virus: Socrates

Reed Konsler (
Tue, 4 May 1999 13:38:36 -0400

>Date: Mon, 03 May 1999 10:35:02 -0700
>From: KMO <>
>Subject: Re: virus: Socrates
>> I think everyone is frustrated with the constraints
>> of society. We need rules to feel safe and yet we
>> would rather be free of them when it's convenient.
>Another way of looking at the role that rules and rule makers play in our
>lives is that we have been collectively frightened into accepting a
>largely arbitrary set of constraints and the capricious exercise of power
>by the "legitimate authorities" as the only workable defense against the
>rapacious and amoral appetites of our neighbors.

You make it sound so negative.

My belief is that personal freedom cannot grow beyond personal responsibility. The more people that learn to be fully accountable for their lives, the more freedom each of us can enjoy and the more fulfilling all of our lives will be. It's unfortunate that we live under a system of laws targeted towards the median, or perhaps even the lowest common denominator, of personal accountability.

On the other hand, how many of us really have the courage to stand by our convictions when the authorities come knocking on our door? Not many. Foucault, I think, made it very clear that there is not enough true physical force available to "legitimate authorities" to oppress the citizenry. Instead, the law relies upon each citizen being infected with the rules. We have been so well indocrinated that we watch ourselves and each other. It is that social pressure, and not real physical oppression, that keeps us in line.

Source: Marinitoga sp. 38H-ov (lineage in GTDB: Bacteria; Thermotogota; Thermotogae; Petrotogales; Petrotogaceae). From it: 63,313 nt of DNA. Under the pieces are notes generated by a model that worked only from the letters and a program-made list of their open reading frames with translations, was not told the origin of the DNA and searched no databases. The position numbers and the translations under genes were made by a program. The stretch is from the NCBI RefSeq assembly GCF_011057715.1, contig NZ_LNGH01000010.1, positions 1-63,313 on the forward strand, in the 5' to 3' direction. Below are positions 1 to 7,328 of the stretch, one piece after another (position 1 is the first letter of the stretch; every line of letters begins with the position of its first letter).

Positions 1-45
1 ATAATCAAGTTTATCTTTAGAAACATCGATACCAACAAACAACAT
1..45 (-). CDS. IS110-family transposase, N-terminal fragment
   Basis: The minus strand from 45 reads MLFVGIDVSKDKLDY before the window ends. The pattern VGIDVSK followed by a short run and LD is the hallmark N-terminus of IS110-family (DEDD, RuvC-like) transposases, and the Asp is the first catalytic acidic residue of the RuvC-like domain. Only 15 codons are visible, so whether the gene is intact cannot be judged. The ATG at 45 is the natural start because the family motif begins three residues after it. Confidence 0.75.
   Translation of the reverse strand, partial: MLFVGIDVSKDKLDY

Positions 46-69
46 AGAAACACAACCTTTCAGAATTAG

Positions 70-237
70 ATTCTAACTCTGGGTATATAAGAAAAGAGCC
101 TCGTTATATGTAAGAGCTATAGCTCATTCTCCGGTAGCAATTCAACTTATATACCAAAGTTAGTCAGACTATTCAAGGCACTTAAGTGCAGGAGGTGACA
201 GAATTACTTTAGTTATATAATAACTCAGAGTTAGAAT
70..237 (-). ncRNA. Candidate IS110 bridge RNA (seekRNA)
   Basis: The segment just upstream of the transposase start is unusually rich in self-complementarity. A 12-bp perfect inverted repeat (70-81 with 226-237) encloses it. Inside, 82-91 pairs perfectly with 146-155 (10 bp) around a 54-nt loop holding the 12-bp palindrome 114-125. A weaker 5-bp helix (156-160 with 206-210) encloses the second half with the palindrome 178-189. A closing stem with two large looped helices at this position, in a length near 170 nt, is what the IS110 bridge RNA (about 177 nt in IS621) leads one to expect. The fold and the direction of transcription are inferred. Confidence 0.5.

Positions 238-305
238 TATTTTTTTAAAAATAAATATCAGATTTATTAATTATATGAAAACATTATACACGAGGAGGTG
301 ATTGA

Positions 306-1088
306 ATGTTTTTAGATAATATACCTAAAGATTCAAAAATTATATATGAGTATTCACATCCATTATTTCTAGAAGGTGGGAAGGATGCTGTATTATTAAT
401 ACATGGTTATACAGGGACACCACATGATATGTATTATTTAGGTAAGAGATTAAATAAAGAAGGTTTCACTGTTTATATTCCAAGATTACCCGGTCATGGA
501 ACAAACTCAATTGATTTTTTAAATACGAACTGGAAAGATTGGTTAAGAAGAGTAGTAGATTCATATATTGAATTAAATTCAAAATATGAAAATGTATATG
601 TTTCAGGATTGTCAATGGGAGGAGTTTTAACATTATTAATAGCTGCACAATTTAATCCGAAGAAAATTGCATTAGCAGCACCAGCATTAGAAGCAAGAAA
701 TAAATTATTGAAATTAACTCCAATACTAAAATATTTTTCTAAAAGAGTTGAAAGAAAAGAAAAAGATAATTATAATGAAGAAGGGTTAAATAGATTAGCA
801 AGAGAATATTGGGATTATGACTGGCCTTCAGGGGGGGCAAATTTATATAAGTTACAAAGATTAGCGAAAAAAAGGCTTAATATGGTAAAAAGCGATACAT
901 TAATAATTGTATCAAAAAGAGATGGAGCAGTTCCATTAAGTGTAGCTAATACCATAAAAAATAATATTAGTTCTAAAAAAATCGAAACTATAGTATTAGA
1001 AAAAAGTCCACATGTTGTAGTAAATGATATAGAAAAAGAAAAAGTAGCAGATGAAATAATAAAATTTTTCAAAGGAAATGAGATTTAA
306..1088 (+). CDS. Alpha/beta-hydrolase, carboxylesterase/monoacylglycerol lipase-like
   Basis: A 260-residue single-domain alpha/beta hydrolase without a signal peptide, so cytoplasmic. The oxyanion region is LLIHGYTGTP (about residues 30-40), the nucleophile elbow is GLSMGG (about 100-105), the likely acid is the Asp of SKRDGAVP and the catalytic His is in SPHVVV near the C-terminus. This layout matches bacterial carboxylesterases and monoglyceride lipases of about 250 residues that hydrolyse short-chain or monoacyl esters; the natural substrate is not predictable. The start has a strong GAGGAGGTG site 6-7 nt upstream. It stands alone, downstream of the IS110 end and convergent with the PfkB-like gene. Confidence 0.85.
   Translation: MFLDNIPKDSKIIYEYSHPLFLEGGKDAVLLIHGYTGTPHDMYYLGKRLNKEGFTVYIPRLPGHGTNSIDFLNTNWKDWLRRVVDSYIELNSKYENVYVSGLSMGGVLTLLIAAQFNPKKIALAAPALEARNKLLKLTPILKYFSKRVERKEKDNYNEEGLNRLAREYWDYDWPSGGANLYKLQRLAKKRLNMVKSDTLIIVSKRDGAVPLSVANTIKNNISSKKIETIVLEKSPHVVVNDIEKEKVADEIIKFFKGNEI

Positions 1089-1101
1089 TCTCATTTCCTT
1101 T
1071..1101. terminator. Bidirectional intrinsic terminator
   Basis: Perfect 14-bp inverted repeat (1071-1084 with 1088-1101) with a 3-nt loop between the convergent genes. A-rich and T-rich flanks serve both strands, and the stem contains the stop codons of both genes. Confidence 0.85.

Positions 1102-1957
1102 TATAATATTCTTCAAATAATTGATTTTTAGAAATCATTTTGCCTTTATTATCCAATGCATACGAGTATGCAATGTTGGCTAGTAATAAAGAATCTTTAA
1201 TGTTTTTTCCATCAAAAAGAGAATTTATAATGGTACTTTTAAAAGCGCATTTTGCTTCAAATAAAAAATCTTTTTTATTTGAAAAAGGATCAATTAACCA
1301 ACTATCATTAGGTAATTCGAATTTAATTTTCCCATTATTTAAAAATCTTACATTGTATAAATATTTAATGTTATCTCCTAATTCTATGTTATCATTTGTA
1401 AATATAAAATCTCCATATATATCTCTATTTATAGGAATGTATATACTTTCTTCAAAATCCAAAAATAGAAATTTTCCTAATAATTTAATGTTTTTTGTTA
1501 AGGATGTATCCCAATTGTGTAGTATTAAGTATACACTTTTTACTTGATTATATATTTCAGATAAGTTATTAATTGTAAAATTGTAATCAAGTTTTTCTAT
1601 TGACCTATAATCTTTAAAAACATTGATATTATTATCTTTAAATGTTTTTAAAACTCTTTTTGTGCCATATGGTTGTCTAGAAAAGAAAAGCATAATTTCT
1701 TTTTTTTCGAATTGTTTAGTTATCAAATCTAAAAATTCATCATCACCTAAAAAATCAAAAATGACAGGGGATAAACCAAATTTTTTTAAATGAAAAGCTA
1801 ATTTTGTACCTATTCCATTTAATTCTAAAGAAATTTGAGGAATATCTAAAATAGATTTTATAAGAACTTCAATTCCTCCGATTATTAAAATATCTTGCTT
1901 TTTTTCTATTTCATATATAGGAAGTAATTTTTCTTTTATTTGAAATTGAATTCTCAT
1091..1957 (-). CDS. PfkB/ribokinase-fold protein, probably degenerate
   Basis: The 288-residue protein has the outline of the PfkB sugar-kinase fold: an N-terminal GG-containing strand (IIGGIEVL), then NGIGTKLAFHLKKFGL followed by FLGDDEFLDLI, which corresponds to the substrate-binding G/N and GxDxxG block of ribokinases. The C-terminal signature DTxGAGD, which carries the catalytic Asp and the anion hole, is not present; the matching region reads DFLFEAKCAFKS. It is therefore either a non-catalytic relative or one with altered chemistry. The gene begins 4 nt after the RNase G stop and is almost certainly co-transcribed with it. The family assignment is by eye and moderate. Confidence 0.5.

>> Most of the rules we live by aren't of our own
>> design, and few are ever explained to us.
>Many of them could not withstand informed scrutiny and have no convincing
>explanation. Many rules long outlast the set of conditions that made them
>seem useful or even necessary in the first place. All too frequently, the
>supposed conditions that necessitated a new restriction on our freedom
>never actually obtained but were enacted for the benefit of a privileged
>few and sold to the many with horror stories that exploited pre-existing
>prejudices and insecurities.

I agree with that, except that I think the "privileged few" sounds a little too conspiratorial. From a memetic perspective, the rules and laws persist becuase they complement common fears and prejudices. Certianly some were "engineered" for machivellian ends. But I think the majority of laws and social mores have been enacted by well meaning people. That doesn't mean I like the rules or think they are the best we could have. But everyone has fears, prejudices, and principles and everyone uses the best logic and rhetoric they can to convey their message.


  Reed Konsler